Solar Companies Petition to Extend the Solar Safeguard

August 06, 2021

In response to a Petition filed by Auxin Solar and Suniva, Inc., the U.S. International Trade Commission instituted an investigation to determine whether action taken by the President to impose a safeguard measure on certain crystalline silicon photovoltaic cells and modules (CSPV products) continues to be necessary to present or remedy serious injury and whether there is evidence that the domestic industry is making positive adjustments to import competition. Auxin Solar, a U.S. solar module manufacturer, and Suniva, a U.S. solar cell manufacturer, cited the importance of an integrated supply chain in petitioning for the extension of the safeguard remedy.


In early 2018 the President, following the issuance of a report by the Commission, issued a Proclamation imposing a safeguard measure on imports of CSPV products. The safeguard imposed (1) a tariff-rate quota on imports of solar cells not partially or fully assembled into other products and (2) increased duties on imports of modules.  The 2018 Proclamation was issued under Section 203 of the Trade Act and was scheduled to last for a period of four years, from February 7, 2018, until February 6, 2022. Later, in February 2020, the Commission issued a new Report under Section 204(a)(2) of the Trade Act on developments in the domestic solar industry; soon after, the President decided to modify in part the original safeguard measure for the remainder of the safeguard term.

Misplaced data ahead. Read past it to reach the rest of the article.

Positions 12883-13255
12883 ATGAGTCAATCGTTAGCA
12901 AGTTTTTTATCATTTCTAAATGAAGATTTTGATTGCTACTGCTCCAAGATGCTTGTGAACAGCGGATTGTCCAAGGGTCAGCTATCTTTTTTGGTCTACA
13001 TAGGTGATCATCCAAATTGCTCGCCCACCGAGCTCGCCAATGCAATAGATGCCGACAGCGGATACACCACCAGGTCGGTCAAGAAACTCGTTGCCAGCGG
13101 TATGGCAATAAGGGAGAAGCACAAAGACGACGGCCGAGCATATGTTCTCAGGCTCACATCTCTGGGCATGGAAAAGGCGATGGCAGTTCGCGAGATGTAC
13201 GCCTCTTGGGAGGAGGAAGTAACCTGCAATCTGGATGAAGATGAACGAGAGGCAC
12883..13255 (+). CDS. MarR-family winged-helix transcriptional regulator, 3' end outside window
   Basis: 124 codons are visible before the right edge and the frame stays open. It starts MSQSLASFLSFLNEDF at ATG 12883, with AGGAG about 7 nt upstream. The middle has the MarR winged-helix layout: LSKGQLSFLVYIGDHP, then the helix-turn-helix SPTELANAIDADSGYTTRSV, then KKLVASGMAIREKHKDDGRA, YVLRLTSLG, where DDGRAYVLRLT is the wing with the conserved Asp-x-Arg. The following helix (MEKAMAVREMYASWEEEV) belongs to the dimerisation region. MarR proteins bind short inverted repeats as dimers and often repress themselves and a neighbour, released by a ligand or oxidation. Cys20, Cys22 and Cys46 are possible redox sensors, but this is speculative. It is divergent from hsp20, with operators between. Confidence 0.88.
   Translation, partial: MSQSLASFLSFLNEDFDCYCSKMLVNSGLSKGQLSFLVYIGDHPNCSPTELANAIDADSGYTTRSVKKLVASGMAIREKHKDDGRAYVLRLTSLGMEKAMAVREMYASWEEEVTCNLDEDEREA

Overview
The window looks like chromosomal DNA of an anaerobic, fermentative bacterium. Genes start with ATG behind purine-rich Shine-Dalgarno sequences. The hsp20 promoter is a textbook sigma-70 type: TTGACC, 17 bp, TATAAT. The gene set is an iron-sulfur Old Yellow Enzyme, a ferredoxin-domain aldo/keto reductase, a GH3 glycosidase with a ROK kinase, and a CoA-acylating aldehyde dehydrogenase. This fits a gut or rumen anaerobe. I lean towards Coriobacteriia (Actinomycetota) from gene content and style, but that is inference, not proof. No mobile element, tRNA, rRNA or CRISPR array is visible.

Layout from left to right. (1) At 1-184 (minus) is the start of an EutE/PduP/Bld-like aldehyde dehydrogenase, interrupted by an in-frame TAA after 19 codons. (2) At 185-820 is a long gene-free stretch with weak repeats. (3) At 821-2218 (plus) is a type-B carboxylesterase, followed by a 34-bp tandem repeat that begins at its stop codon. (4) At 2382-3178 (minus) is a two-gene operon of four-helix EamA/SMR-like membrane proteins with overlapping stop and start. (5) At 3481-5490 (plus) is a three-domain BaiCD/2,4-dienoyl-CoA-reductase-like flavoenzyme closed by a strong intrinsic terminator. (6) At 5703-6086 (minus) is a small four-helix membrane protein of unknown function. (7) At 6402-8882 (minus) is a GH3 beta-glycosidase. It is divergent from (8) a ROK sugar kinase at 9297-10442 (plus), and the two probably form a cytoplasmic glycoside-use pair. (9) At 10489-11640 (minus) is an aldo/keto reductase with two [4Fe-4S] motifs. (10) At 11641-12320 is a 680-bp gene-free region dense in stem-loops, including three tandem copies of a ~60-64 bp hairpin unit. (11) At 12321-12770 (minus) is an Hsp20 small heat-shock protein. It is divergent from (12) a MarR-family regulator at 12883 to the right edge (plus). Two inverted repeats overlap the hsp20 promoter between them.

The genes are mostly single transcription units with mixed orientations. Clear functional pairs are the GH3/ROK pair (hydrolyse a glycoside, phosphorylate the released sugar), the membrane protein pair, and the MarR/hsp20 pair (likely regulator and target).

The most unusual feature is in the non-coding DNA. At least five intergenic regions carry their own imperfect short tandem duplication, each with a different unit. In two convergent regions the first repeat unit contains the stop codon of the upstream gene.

A safeguard is a trade remedy action that is permitted under the World Trade Organization and allows a country to put in place certain border measures — like tariffs, quotas, or tariff rate quotas — to address imports entering the country in such increased quantities as to be a substantial cause of (or threat of) serious injury to a domestic industry producing the good. With certain exceptions, the measure applied is global. The provision is intended to apply in a limited manner so as to allow the affected domestic industry the breathing room needed to positively adjust to the import competition. A safeguard differs from antidumping and countervailing duty actions because it has a higher legal threshold before being applied, is global in application, allows for remedies beyond tariffs, and is limited in durability.

Next Steps

The Commission will conduct a monthslong investigation by collecting information from U.S. and foreign producers, U.S. importers, and U.S. purchasers. The Commission has announced various key dates in its proceeding, including:

  • A deadline for written submissions of October 27, 2021
  • A hearing with interested parties on November 3, 2021
  • Post-hearing written submissions on November 10, 2021

The Commission will then vote on whether to recommend the extension of the safeguard and, if affirmative, will issue a report to the President by early December 2021 concerning its findings.  The President will have the discretion to extend the safeguard measure, alter it, or terminate it based on these findings.

CLK represents Petitioner Auxin Solar.